Design of a pressure sensing laparoscopic grasper
Author(s)Reyda, Caitlin J. (Caitlin Jilaine)
Massachusetts Institute of Technology. Dept. of Mechanical Engineering.
Alexander H. Slocum.
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With smaller incisions, laparoscopic, or minimally invasive, surgery is considered safer for patients than open surgery. However, the safety of current laparoscopic grasping instruments can still be improved. Current devices provide surgeons with limited tactile feedback, and the current alligator-style jaws create pinch points that can lead to torn or damaged tissue. Additionally, the angled jaws can result in excessive grasping forces, due to the uneven pressure distribution along the jaws, or slippage when grasping larger organs. Tissue trauma, in the form of mechanical injury (crushing), ischemia (cut off blood supply), or perforation, can occur. A new design uses a symmetric, 10-bar linkage to keep the grasping jaws parallel, creating a uniform pressure distribution along the length of the jaws. A pressure sensor, located near the trigger in the handle, can detect when the grasper jaws are applying too much force on an object. When the force is above a given threshold, a vibration motor in the handle activates, warning the surgeon. This improved tactile feedback can help surgeons control pressures applied during grasping. The grasper design is further enhanced through an ergonomic pistol-grip handle, which also includes a turning wheel to rotate the grasper and a locking mechanism to fix the jaws in place. A working lx scale prototype was built to verify the feasibility of the design.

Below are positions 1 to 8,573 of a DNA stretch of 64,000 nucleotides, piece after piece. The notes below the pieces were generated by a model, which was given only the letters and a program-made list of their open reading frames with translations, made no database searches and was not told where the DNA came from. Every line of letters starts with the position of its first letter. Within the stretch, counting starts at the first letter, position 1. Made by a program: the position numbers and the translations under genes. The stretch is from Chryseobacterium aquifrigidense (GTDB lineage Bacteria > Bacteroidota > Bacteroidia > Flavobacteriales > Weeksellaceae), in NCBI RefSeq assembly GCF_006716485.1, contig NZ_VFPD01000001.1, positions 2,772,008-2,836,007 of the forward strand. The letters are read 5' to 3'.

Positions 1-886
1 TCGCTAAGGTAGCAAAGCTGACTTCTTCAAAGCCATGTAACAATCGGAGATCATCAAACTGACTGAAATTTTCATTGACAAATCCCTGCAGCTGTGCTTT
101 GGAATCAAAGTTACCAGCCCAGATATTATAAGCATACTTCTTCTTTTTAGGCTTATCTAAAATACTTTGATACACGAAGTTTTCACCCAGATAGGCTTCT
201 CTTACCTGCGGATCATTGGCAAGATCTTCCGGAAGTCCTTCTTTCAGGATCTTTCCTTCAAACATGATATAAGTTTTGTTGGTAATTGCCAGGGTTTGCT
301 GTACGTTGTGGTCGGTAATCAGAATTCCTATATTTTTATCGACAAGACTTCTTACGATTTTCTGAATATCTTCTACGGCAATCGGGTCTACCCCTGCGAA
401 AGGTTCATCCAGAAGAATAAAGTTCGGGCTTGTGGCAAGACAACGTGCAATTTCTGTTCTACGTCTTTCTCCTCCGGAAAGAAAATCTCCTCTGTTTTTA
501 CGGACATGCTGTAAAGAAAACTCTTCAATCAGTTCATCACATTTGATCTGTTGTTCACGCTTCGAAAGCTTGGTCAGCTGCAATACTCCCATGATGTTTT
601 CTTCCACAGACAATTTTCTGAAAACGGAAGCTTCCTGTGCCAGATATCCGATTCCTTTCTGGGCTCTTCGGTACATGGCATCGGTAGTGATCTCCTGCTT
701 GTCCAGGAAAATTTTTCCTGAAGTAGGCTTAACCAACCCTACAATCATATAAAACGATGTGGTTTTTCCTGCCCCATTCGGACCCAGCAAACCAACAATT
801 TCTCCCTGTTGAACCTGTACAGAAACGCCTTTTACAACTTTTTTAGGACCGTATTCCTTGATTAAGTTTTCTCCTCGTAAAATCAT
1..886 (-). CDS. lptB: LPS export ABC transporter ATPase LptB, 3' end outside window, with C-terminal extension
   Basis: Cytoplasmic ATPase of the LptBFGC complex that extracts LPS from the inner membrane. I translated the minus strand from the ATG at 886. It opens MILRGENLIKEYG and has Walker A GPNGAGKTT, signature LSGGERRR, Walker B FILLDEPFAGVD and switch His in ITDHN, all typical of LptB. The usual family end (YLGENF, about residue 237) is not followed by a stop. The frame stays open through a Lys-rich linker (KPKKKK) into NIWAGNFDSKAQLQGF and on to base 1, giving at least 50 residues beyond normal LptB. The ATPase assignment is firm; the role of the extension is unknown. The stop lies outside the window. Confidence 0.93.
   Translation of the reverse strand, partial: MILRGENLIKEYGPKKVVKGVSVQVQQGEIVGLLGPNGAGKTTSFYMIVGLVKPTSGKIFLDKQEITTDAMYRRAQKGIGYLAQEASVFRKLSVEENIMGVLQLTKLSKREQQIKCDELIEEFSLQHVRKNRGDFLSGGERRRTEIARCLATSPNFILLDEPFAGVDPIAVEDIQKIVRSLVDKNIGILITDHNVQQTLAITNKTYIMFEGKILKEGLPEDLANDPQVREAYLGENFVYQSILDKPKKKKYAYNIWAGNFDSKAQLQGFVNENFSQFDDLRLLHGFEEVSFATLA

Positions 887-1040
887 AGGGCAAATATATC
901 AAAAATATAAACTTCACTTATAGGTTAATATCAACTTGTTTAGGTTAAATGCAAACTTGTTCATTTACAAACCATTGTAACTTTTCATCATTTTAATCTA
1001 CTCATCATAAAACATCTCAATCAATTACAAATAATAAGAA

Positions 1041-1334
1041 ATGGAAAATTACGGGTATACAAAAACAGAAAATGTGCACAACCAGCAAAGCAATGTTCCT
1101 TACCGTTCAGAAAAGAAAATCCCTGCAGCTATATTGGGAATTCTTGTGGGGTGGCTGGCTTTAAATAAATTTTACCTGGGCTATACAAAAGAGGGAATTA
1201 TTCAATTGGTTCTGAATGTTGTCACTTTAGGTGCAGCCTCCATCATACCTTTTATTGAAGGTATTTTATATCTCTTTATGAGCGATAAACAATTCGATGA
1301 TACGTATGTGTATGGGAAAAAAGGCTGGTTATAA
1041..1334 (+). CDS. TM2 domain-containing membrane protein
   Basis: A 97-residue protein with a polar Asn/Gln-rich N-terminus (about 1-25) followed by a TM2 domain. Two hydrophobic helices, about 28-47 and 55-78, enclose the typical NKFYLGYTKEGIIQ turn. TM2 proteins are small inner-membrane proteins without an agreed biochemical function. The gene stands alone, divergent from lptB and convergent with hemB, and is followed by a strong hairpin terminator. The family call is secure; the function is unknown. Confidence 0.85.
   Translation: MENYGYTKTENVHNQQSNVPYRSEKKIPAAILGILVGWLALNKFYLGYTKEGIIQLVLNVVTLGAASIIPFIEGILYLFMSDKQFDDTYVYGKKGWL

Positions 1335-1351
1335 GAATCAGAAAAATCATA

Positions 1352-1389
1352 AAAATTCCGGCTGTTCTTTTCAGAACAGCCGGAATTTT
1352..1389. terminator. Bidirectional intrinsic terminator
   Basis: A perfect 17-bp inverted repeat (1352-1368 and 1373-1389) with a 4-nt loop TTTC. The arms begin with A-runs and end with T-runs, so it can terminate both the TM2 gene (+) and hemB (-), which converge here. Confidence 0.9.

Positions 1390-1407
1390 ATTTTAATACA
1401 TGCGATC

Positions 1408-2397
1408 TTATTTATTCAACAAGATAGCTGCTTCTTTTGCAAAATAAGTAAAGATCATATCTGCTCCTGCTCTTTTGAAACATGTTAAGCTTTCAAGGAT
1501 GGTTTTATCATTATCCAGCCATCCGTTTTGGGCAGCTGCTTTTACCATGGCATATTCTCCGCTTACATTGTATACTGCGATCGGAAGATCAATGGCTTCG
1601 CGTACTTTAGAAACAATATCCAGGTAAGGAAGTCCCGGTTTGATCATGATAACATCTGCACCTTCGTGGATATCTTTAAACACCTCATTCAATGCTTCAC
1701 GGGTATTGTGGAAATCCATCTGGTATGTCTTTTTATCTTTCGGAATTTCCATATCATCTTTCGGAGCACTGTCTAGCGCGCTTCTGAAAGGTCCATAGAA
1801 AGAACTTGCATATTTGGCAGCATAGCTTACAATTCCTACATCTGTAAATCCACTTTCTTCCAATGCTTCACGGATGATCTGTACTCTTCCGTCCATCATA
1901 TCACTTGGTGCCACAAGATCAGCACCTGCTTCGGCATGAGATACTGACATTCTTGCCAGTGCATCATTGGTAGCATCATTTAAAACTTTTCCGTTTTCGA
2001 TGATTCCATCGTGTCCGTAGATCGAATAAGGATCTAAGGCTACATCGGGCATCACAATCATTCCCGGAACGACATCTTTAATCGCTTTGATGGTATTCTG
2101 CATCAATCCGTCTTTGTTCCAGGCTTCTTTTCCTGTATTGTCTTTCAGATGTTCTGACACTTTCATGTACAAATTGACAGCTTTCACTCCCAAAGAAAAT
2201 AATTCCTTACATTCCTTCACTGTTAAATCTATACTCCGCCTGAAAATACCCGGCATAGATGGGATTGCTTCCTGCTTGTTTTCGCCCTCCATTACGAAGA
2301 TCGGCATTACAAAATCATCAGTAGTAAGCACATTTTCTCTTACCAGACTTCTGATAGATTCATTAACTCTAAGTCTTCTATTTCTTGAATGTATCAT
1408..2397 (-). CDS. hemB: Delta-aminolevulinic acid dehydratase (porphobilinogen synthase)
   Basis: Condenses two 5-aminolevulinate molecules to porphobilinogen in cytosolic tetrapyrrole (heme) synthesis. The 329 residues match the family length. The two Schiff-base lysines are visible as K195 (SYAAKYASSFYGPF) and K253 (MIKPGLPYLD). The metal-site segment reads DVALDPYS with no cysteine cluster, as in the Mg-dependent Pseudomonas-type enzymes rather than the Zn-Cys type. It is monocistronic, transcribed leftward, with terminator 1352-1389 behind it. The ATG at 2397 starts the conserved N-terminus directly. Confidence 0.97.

Thesis (S.B.)--Massachusetts Institute of Technology, Dept. of Mechanical Engineering, 2011.Cataloged from PDF version of thesis.Includes bibliographical references (p. 34).
DepartmentMassachusetts Institute of Technology. Dept. of Mechanical Engineering.
Massachusetts Institute of Technology